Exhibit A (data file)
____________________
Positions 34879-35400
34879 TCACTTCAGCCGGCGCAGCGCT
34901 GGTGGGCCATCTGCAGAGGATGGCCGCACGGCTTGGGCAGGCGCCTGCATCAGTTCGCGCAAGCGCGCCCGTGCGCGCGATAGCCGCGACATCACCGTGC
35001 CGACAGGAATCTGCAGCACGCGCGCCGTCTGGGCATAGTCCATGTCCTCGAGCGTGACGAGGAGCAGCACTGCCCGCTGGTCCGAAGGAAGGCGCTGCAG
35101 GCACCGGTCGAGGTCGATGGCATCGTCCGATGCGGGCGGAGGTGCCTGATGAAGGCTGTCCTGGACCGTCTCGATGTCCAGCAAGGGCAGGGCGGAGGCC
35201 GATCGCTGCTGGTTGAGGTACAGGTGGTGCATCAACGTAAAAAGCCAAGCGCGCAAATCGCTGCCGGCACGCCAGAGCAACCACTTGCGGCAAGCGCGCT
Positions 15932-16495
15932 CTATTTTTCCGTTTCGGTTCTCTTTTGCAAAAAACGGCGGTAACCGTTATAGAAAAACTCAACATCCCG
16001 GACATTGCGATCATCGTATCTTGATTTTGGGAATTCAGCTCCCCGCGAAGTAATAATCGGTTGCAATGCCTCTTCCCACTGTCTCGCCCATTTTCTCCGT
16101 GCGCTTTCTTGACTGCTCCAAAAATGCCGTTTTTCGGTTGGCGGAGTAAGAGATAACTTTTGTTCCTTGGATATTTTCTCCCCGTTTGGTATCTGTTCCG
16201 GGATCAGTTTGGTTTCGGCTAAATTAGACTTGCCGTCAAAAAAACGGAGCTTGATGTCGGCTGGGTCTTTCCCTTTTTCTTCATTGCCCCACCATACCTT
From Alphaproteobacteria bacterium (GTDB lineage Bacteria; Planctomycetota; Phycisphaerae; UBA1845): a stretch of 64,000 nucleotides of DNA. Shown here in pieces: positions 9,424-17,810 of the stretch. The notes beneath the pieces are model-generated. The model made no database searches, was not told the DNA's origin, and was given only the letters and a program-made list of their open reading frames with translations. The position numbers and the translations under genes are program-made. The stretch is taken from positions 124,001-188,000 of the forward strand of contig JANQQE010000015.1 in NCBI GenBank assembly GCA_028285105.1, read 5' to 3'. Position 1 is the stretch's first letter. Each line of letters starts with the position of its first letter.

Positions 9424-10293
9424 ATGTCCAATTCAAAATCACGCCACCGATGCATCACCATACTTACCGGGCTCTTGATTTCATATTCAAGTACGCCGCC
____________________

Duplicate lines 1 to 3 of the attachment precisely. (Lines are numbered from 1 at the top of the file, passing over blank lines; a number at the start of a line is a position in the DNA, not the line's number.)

Positions 34879-35400
34879 TCACTTCAGCCGGCGCAGCGCT
34901 GGTGGGCCATCTGCAGAGGATGGCCGCACGGCTTGGGCAGGCGCCTGCATCAGTTCGCGCAAGCGCGCCCGTGCGCGCGATAGCCGCGACATCACCGTGC